Farming land shrinks as built-up areas expand

The Swiss construction boom has caused strong demand for land Keystone

Surfaces set aside for urbanisation and infrastructure have increased in Switzerland by nearly a quarter over 24-year period according to the Federal Statistical Office, slowly taking over land previously used for agriculture in most cases.

This content was published on November 22, 2013 and agencies

The office looked at the data covering the period between 1985 and 2009, which show that urban development and infrastructure now account for 7.5% of all land use. The increase is equivalent to slightly more than the surface of Lake Geneva, or 584 square kilometres.

One third of the new urban zones was taken from arable land, another third from uncultivated pastures, 13% from orchards, vineyards or horticultural surfaces and 8.7% from pastures.

Around half the areas in residential and infrastructure zones are given over to buildings and the land they are built upon. Another 17% are related to transport, while 14% are used for construction sites, rubbish tips or quarries for example. The rest is split between industrial and leisure zones.

Between 1985 and 2009, 1.1 square metres of arable land vanished every second in Switzerland.

Construction increased at a faster rate than the population, which rose 20% over the same period, and the job market. There are 407 square metres to live on and for infrastructure for each of the country’s inhabitants, a result higher than the 400 considered to be sustainable by the government.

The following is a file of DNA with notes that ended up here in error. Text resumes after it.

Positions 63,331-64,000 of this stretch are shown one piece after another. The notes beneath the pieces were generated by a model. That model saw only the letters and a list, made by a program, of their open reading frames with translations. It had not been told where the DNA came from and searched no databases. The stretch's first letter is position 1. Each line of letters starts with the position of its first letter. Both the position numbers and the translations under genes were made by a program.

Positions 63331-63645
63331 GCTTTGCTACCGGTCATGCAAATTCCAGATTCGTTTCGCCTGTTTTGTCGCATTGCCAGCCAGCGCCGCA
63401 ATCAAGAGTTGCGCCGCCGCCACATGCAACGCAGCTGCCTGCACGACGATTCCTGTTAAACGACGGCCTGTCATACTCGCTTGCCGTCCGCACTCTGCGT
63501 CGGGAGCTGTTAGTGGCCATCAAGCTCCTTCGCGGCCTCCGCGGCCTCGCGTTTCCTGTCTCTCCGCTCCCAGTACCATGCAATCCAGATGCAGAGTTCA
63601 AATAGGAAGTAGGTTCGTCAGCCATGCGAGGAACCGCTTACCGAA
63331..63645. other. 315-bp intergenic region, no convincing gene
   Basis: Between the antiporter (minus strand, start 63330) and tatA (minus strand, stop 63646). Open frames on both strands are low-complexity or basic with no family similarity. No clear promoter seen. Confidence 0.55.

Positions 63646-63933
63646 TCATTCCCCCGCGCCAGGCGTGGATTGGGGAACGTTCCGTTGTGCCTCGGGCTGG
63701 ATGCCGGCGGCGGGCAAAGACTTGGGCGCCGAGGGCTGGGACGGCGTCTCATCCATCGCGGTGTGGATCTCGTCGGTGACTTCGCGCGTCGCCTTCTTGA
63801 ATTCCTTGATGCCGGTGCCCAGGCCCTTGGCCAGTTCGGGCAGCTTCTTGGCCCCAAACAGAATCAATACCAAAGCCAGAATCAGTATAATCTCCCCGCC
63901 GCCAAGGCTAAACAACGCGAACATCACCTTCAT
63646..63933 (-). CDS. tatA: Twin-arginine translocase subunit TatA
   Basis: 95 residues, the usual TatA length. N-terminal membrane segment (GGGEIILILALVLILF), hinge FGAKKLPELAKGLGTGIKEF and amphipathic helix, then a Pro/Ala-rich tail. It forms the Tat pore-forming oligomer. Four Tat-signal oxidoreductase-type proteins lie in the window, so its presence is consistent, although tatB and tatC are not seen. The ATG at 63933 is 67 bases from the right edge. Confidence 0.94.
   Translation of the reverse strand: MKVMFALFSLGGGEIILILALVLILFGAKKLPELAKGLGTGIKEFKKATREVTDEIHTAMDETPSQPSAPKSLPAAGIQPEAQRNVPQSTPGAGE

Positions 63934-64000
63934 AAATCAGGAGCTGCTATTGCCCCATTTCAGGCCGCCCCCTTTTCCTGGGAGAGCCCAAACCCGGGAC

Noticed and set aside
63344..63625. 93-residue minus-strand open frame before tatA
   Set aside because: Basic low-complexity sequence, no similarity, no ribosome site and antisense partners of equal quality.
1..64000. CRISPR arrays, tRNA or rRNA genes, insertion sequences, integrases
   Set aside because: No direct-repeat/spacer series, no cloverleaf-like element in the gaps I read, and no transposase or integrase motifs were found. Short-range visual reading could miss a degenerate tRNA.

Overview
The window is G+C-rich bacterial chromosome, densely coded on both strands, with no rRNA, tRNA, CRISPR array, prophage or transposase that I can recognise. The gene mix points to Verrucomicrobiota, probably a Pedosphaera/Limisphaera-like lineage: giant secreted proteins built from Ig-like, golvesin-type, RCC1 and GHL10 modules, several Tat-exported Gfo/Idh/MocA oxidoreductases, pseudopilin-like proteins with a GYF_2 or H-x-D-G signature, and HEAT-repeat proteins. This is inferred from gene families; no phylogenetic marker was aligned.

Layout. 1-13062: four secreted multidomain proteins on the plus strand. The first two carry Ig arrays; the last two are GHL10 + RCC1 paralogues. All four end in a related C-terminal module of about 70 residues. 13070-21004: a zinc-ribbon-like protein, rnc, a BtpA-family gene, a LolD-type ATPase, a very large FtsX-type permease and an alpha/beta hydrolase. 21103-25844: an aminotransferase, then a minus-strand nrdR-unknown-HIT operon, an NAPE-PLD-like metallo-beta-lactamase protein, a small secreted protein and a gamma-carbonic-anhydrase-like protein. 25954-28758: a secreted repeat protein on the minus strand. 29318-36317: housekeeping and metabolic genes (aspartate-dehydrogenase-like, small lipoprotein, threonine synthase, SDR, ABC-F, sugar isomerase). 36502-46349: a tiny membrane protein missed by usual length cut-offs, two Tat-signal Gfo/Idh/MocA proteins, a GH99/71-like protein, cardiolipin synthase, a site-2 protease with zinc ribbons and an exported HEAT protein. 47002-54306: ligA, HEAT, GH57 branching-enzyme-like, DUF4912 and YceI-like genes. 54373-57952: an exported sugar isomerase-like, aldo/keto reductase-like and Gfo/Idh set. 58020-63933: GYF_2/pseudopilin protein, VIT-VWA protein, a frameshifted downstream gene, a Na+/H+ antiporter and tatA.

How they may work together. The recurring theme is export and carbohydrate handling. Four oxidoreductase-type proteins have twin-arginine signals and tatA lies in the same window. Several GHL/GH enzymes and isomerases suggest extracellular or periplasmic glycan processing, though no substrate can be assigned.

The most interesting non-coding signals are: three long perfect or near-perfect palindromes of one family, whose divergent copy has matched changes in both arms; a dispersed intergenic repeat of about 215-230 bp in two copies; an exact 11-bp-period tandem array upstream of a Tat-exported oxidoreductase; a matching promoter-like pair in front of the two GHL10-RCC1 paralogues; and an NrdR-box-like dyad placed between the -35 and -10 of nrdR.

Not all agricultural land was turned over to urban sprawl. The biggest share of rezoned areas, more than a third, was given over to parks and leisure zones such as golf courses.

Forest surface also increased during the same period, especially at altitudes between 1,800 and 2,000 metres, either because alpine pastures were no longer being used or because of rising temperatures. Glaciers lost around 390 square kilometres, a quarter of their surface.

Switzerland’s territory covers nearly 42,000 square kilometres, of which one quarter roughly is considered unproductive including mountains, glaciers, lakes and so forth, while nearly another third is covered by forests. More than a third of the country’s surface is farming land.

In compliance with the JTI standards

In compliance with the JTI standards

More: SWI certified by the Journalism Trust Initiative

Contributions under this article have been turned off. You can find an overview of ongoing debates with our journalists here. Please join us!

If you want to start a conversation about a topic raised in this article or want to report factual errors, email us at

Sort by

Change your password

Do you really want to delete your profile?

Your subscription could not be saved. Please try again.
Almost finished... We need to confirm your email address. To complete the subscription process, please click the link in the email we just sent you.

Weekly top stories

Keep up to date with the best stories from SWI on a range of topics, straight into your mailbox.


The SBC Privacy Policy provides additional information on how your data is processed.